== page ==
Rotator Cuff Injuries
The “rotator cuff” is comprised of four muscles: subscapularis, supraspinatus, infraspinatus, and teres minor and their attachments to the bone. These muscles attach the humerus (the upper arm bone) into the socket of the shoulder blade and serve to hold it tight in the joint. These 4 muscles counteract the motion of the larger and often more powerful deltoid muscle. The deltoid is the major muscle that serves to raise your arm from your side, over your head. The four rotator cuff muscles keep the humerus in the socket and allow the head of the humerus to glide smoothly in its socket as you lift your arm. When these muscles are weak, due to an injury or when they are being overpowered by a strong deltoid muscle, they can’t effectively do their job. The head of the humerus rides up as the arm is lifted and it pinches against another bone at the top of the shoulder socket, causing pain and increasing the injury. This is called an “impingement syndrome”, and is one of the most common causes of pain with rotator cuff injuries. Other conditions such as shoulder tendonitis (long-term) or rotator cuff tears (immediate pain due to injury) can result from overusing weak rotator cuff muscles.
Over training your deltoid muscle or overusing weak rotator cuff muscles can cause significant shoulder problems. Most commonly, the rotator cuff is overused in tennis-like or golf-like sports, including squash and baseball. Body builders or weight lifters who commonly focus on only large muscle groups can be predisposed to rotator cuff problems if they only focus on strengthening the deltoid muscles and not the rotator cuff.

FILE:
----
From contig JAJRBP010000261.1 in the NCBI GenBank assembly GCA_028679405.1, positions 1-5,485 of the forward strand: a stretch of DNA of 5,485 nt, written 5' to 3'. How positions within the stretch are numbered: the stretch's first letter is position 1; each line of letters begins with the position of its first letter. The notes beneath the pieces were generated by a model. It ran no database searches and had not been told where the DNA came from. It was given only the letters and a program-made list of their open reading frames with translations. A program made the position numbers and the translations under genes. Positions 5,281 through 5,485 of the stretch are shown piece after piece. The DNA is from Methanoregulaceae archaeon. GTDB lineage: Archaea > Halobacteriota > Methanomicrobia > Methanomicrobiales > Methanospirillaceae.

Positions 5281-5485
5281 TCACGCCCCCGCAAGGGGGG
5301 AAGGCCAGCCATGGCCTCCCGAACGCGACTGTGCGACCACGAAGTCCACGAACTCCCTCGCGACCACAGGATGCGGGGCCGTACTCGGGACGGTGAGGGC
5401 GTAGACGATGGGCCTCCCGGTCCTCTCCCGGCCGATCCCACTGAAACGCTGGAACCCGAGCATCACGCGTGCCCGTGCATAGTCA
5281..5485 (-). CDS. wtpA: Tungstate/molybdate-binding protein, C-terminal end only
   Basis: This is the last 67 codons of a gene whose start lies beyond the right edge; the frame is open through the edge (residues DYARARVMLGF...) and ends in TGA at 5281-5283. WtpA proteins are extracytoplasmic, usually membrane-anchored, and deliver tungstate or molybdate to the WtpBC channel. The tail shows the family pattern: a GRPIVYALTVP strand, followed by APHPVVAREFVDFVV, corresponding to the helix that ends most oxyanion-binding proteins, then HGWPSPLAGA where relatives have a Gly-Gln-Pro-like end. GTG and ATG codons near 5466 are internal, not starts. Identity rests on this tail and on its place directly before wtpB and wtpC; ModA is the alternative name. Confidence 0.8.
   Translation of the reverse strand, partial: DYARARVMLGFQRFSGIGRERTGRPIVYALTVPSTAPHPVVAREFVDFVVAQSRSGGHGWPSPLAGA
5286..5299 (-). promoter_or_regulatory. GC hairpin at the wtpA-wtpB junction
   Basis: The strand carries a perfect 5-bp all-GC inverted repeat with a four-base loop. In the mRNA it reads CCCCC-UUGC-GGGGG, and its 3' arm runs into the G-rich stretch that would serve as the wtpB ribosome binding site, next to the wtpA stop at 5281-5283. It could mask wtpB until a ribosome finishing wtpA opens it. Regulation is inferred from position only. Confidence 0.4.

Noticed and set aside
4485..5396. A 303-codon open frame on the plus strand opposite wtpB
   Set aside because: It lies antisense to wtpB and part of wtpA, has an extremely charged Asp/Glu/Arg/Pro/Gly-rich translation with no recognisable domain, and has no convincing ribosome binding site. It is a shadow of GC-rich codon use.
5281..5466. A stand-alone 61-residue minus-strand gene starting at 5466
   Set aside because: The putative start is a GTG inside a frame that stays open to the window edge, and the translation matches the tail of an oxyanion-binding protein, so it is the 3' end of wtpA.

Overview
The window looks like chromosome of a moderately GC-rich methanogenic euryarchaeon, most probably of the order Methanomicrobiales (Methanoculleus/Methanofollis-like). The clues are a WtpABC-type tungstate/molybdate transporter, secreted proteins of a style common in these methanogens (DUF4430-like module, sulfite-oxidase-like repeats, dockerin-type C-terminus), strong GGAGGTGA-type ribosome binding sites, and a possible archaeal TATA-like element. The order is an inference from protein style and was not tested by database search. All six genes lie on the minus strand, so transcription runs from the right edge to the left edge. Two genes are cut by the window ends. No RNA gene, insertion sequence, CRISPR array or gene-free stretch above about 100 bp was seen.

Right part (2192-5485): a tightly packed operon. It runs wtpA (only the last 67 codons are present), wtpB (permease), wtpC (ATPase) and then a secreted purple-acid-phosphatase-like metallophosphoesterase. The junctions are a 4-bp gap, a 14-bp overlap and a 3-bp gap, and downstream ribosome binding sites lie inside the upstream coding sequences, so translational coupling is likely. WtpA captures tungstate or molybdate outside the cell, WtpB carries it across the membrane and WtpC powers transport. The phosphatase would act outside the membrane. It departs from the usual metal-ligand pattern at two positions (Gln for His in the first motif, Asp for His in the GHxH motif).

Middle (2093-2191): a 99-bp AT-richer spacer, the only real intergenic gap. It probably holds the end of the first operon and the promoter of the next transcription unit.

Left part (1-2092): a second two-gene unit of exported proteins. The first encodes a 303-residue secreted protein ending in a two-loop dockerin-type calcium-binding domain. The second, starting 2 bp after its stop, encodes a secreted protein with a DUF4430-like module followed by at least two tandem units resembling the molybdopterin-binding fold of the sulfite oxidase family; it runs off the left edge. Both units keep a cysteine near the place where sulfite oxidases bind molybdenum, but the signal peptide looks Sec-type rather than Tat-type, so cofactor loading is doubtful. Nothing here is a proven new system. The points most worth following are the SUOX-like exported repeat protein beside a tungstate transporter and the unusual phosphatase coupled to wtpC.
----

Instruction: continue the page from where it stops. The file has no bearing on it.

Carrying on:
It is important to get your shoulder pain checked out because the longer it is present the more complicated the injury becomes and the longer it takes to get better. It is important to get a proper assessment and diagnosis for any shoulder problem. The doctor can assess and make any treatment recommendations that may be applicable. Treatment for short-term or acute injuries will most likely include chiropractic, acupuncture and massage therapy. With early care you will likely be able to return to your regular recreational activities with a few days. For chronic or long standing shoulder problems, x-rays or MRI studies are helpful in determining the presence of degenerative conditions of the shoulder or neck which, if present, means a slower recovery. In either case, once your shoulder has healed significantly, our medical exercise specialist or personal trainer are available to show you how to effectively and safely strengthen and balance shoulder motion so the problem does not reoccur.
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